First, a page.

was a really fantastic thing WSU allowed me to do,” he said. “They gave me space to build an outdoor site to conduct replicable experiments in a natural setting. With a lot of help from my post- doc [René Shahmohamadloo], we built this and are able to use it to track evolutionary change over time.”
Rudman’s field lab is composed of fruit trees and fruit flies housed inside tent-like structures yet exposed to the elements. This setting allows selection pressures such as wind, rain and heat to act on the fruit fly populations. And the outdoor lab is large enough to expose different populations to different variables. The relatively harsh outdoor setting contrasts with the balmy atmosphere of Rudman’s indoor fruit fly room. “The conditions at the field site are more like natural conditions,” Rudman said, “and the purpose of that is to try to understand how variation in the genome influences evolutionary outcomes in more realistic settings. And that can help us predict things like how evolution is actually going to occur in pandemic settings or in a disease vector setting.”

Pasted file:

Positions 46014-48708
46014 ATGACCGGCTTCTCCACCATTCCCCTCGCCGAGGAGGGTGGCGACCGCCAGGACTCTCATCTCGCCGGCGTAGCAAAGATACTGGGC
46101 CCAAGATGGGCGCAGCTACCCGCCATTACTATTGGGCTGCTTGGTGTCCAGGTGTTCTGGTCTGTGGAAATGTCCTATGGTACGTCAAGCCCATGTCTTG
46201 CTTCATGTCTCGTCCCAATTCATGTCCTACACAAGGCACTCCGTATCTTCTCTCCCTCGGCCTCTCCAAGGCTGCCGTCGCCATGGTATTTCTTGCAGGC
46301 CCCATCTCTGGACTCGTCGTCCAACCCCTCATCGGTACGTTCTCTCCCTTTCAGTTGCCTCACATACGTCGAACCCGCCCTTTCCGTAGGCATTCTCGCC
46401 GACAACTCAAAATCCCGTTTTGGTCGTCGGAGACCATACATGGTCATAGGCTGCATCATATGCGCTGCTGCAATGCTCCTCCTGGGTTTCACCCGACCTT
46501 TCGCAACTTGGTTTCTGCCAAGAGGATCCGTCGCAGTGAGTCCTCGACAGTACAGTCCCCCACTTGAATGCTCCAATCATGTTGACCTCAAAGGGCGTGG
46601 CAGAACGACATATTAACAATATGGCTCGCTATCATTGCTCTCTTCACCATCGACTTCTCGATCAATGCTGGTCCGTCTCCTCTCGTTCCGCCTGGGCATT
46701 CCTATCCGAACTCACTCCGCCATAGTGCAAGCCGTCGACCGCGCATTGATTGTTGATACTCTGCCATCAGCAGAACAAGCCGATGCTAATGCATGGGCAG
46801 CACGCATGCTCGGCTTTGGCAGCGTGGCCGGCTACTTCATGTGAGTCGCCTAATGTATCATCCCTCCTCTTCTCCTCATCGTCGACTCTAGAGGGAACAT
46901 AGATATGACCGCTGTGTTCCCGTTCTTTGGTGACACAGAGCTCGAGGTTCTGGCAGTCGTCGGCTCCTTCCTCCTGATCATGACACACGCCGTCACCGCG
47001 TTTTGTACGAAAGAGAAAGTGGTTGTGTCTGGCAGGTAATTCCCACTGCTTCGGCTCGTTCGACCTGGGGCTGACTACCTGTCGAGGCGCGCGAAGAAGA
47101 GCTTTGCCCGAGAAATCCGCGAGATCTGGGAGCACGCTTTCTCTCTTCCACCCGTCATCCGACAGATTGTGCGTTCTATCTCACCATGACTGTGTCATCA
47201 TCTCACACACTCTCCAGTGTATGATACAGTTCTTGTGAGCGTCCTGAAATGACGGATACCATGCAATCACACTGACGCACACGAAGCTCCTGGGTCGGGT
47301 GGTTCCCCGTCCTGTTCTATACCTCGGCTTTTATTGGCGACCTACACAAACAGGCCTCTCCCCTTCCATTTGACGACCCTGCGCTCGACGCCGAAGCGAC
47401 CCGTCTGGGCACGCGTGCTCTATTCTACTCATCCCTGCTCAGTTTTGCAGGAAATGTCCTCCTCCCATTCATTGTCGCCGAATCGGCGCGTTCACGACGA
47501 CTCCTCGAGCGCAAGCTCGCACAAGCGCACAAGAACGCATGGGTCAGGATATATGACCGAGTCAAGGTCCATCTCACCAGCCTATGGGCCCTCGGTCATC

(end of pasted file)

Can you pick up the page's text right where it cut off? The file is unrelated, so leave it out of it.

At one time, the idea of evolution evoked thoughts of fossils and the slow pace of geologic change. “But evolution, at its heart, is heritable change,” Rudman said, “and that can happen fairly quickly from one generation to the next.”
Last fall, Rudman taught introduction to genetics. “Many instructors would say that genetics is one of the topics in biology that most strongly influences our daily lives,” Rudman said. “You don’t have to look far to see it. A COVID test is a genetic test. When we go to the grocery store, nearly all of the food available is shaped by artificial selection or direct genetic modification. When you go to the doctor, the ways we treat disease are strongly influenced by genetics, whether it’s the evolution of bacteria in response to antibiotics or more recent advances in personalized medicine. You have to turn a blind eye not to see genetics all around you.”
The importance of understanding how things evolve